Su I Think

Su, I Think — Feel Good

If Su, I Think’s barbaric debut “Pipe Dream” and transcending lo-fi follow-up “Time” were anything to go by, we’d have expected their next release to intertwine the two, creating a fusional mid-tempo blend. Never one to let you guess their next move, however, Su re-emerges with the intricately sounding “Feel Good,” a tender addition to the already multidimensional catalog.

Self-worth plays a prominent role in “Feel Good” and in most of Su’s music thus far. It’s something they’ve tried to engineer and come to terms with for themself, often making the most sense when least expecting it. That’s the case here, at least, as Su discovers their worth in the middle of a noxious relationship after not being met with the love they deserve.

“After wanting more in a previous relationship, I asked for better; hoping for more, but I never received it,” Su explains to EUPHORIA. “The song is about knowing that the person who is leaving is not good for you but still wanting them to make you feel better. You want so badly to be held by them but unfortunately, that is not how it is going to be.”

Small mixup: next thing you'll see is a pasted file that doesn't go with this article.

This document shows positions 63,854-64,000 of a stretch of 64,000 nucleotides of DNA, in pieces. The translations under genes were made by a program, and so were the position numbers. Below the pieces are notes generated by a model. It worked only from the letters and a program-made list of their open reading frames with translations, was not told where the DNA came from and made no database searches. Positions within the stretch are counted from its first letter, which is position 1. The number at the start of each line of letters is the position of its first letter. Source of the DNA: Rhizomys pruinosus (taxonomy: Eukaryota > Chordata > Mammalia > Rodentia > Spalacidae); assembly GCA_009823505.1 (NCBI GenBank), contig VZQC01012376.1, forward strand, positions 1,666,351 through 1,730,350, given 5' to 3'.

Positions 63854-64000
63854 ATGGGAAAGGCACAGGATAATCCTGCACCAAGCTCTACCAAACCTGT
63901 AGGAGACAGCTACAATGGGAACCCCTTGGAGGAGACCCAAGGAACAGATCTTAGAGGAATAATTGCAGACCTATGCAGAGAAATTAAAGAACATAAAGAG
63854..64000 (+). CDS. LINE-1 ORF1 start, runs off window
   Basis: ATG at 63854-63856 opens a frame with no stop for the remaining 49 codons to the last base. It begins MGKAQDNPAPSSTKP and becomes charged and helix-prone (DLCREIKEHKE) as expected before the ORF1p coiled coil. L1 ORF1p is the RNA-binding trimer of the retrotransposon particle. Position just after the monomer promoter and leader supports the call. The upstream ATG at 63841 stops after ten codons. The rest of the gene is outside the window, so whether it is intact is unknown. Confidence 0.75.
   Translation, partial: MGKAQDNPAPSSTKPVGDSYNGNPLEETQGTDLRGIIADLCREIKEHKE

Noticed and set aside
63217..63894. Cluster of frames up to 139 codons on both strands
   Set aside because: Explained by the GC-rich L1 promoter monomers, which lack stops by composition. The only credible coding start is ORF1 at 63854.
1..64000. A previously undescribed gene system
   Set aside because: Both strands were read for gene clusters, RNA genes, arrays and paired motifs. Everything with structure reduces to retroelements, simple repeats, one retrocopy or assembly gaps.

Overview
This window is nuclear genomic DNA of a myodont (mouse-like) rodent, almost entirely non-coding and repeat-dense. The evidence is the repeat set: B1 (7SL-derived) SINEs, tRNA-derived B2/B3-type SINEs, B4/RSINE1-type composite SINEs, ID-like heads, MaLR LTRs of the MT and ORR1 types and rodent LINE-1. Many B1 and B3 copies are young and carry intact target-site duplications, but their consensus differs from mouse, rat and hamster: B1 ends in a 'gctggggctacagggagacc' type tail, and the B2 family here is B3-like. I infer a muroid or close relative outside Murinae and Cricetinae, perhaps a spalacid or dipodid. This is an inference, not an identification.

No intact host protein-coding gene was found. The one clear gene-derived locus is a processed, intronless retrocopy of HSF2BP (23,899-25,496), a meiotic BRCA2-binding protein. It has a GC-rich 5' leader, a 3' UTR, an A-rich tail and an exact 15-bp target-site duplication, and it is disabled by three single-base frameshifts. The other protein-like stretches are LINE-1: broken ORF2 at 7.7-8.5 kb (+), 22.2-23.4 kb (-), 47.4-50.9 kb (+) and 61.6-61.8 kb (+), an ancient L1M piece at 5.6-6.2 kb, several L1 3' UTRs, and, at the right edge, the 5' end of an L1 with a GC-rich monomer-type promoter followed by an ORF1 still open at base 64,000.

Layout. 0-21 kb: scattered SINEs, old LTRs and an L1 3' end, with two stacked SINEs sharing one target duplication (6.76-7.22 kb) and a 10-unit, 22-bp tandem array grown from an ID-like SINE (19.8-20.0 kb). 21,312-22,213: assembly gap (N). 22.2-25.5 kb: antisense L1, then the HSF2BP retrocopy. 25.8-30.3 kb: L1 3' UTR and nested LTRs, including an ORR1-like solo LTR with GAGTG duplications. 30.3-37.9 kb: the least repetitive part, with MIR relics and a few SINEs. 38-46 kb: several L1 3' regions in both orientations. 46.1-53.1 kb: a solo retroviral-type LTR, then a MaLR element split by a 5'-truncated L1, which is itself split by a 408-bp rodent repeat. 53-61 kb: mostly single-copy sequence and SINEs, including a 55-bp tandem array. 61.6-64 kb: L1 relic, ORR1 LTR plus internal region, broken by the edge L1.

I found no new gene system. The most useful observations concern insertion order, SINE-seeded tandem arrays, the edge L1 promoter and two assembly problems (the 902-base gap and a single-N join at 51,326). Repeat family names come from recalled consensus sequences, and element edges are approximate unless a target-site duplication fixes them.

Such as with “Pipe Dream” and “Time,” this new release had also the Midas touch of long-time collaborator James Casper as the pair both took part in producing the track. Engineered again by Rob Baldock (Little Mix, One Direction), “Feel Good” focuses on the desperate desire of wanting somebody, albeit not being enough to leave and move on to better things.

This desperate feeling is felt deep in the track’s pain soaked lyrics, as we witness Su at their most unguarded. “You / Don’t make me feel good / But I want you / To make me feel good.” Both Casper and Su offer up a somber atmosphere with the production, forging together a soundscape to accurately represent the hollow emotion felt by the artist.

All in all, Su I Think is courageously brave to lay it all on the line in “Feel Good,” and for that we applaud them. In each release, we see them gradually expose more of themselves, and it’s the relatability in the lyrics that makes us fall more and more in love.

Su shares one last statement with us: “Love is stupid and so am I.” Those who have ever been in love will get it, and if you haven’t, well, your time will soon come.

Listen to the track below, and keep an eye out for what Su, I Think does next.